characterized by or showing fancy; capricious or whimsical in appearance: a fanciful design of butterflies and flowers.
suggested by fancy; imaginary; unreal: fanciful lands of romance.
led by fancy rather than by reason and experience; whimsical: a fanciful mind.

Origin of fanciful

First recorded in 1620–30; fancy + -ful
Related formsfan·ci·ful·ly, adverbfan·ci·ful·ness, nouno·ver·fan·ci·ful, adjectiveo·ver·fan·ci·ful·ly, adverbo·ver·fan·ci·ful·ness, nounun·fan·ci·ful, adjective

Synonyms for fanciful Unabridged Based on the Random House Unabridged Dictionary, © Random House, Inc. 2019

Examples from the Web for fanciful

Contemporary Examples of fanciful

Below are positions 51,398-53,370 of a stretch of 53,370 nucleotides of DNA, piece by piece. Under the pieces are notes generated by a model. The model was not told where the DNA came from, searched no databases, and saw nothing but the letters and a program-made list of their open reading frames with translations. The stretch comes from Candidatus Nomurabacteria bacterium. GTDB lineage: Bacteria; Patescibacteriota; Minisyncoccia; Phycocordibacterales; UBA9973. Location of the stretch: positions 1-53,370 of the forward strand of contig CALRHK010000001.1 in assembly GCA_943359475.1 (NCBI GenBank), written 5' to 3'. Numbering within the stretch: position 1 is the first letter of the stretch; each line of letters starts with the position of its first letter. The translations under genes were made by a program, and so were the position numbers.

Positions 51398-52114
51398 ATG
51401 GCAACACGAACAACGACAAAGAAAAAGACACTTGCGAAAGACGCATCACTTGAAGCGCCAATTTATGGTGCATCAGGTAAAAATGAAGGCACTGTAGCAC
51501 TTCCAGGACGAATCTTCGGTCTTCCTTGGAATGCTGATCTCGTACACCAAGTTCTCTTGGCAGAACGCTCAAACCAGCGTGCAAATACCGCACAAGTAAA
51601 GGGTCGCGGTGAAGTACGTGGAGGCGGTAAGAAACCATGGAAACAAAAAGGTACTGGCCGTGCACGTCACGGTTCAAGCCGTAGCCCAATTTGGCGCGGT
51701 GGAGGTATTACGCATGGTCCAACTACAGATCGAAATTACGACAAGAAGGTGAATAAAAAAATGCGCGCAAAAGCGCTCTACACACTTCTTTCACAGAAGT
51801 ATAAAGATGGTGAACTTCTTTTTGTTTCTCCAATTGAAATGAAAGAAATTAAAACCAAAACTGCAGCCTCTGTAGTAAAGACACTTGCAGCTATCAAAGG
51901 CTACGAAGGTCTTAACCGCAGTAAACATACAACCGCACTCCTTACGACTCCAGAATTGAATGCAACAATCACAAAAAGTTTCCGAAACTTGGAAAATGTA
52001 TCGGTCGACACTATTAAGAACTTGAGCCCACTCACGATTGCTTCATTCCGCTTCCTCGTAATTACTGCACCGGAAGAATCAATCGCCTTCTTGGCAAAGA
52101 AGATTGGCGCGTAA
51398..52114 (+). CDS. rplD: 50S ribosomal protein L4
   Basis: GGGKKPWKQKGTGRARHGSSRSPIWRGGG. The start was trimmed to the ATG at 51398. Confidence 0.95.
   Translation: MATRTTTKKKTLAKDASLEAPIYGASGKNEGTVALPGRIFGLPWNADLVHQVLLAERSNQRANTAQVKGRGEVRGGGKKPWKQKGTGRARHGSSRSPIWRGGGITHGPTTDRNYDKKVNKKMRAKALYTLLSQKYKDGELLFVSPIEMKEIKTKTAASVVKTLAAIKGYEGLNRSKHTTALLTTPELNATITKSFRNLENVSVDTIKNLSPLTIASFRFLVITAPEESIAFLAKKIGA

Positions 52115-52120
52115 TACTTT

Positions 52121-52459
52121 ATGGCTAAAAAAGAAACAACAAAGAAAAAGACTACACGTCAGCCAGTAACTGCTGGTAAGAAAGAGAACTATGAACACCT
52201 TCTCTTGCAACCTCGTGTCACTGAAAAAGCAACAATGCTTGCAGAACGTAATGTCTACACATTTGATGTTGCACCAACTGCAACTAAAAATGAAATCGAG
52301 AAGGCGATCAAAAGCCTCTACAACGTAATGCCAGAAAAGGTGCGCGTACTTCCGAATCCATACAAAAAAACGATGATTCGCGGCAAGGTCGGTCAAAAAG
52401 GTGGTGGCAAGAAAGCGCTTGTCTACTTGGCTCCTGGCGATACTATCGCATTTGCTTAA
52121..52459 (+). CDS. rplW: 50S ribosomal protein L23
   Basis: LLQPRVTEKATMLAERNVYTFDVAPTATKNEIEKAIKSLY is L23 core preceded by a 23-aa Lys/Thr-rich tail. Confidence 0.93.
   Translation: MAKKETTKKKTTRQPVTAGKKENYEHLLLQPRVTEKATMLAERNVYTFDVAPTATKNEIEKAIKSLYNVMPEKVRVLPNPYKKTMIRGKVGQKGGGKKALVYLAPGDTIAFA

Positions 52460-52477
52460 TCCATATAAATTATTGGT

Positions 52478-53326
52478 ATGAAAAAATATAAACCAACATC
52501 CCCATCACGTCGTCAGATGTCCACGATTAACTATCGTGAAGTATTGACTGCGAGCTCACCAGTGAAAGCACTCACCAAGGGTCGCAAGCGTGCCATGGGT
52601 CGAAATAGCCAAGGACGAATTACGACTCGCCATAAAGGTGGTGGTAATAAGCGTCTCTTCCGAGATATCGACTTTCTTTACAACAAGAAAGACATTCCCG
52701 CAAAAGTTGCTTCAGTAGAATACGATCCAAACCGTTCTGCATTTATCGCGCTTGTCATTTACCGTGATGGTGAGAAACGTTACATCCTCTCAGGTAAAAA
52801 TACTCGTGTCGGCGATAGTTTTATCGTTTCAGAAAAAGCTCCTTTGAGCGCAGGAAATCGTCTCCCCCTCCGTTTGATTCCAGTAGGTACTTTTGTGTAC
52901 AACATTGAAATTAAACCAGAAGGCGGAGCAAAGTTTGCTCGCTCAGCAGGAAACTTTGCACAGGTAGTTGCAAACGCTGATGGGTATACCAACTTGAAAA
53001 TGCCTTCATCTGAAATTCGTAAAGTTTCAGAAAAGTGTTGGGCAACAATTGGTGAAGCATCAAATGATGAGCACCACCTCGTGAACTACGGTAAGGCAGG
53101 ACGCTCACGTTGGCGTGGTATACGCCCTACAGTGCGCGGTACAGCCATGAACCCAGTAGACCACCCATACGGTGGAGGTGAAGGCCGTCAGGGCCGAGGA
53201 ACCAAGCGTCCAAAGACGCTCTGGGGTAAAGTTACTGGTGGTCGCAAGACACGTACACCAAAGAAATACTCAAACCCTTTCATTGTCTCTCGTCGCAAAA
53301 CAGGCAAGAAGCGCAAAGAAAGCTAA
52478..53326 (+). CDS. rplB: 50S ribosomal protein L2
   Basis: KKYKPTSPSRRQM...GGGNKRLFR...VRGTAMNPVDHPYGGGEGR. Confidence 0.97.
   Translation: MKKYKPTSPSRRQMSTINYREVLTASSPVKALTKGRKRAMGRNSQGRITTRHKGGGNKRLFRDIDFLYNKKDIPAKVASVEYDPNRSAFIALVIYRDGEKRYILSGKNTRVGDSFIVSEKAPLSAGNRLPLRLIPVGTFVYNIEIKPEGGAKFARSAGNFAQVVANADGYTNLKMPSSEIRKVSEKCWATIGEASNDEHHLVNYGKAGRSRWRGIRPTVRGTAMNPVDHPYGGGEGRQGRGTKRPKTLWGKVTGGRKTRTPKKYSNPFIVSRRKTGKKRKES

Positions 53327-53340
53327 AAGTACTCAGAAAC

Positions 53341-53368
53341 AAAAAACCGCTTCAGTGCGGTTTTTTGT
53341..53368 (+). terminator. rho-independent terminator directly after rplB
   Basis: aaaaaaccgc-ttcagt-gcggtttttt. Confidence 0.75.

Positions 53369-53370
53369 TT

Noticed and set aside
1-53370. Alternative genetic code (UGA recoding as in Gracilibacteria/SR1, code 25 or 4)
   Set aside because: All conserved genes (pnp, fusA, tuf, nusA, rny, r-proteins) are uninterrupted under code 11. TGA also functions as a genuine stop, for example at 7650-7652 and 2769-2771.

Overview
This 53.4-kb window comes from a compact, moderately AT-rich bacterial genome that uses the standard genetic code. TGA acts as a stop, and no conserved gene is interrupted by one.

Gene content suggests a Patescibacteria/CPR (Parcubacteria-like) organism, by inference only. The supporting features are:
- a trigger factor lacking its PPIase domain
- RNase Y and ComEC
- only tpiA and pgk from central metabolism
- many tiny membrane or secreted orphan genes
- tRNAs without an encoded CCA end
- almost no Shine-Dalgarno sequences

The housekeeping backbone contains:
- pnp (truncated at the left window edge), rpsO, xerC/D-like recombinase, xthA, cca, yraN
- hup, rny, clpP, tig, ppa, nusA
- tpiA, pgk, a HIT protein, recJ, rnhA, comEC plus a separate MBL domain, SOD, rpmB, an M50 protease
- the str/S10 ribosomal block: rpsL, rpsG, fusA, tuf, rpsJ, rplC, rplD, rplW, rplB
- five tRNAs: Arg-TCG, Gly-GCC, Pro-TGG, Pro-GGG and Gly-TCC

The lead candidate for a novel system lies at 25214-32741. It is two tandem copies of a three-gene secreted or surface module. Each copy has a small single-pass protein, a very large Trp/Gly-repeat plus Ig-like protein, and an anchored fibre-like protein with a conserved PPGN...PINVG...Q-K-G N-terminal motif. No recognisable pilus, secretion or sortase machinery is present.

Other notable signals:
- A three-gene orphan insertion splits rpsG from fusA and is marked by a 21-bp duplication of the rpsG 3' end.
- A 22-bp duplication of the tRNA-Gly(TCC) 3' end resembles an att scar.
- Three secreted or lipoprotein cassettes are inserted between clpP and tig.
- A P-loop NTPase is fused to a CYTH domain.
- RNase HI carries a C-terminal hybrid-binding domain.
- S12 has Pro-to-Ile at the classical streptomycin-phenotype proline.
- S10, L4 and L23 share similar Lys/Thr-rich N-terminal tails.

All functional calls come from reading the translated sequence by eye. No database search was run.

Historical Examples of fanciful

  • The fable is fanciful and pleasing in itself; but will it not hereafter be believed as reality?


    Lydia Maria Child

  • The thing was incomprehensible to Tip, and altogether a fanciful notion.

    Little Dorrit

    Charles Dickens

  • He found, when he looked up, that this sensation was not a fanciful one.

    Little Dorrit

    Charles Dickens

  • He did not like to offer her money, but a pretty, fanciful idea occurred to him.

  • We must separate the fanciful from the real, or at least make the one subservient to the other.

British Dictionary definitions for fanciful



not based on fact; dubious or imaginaryfanciful notions
made or designed in a curious, intricate, or imaginative way
indulging in or influenced by fancy; whimsical
Derived Formsfancifully, adverbfancifulness, noun
Collins English Dictionary - Complete & Unabridged 2012 Digital Edition © William Collins Sons & Co. Ltd. 1979, 1986 © HarperCollins Publishers 1998, 2000, 2003, 2005, 2006, 2007, 2009, 2012

Word Origin and History for fanciful

1620s, from fancy (n.) + -ful. Related: Fancifully.

Online Etymology Dictionary, © 2010 Douglas Harper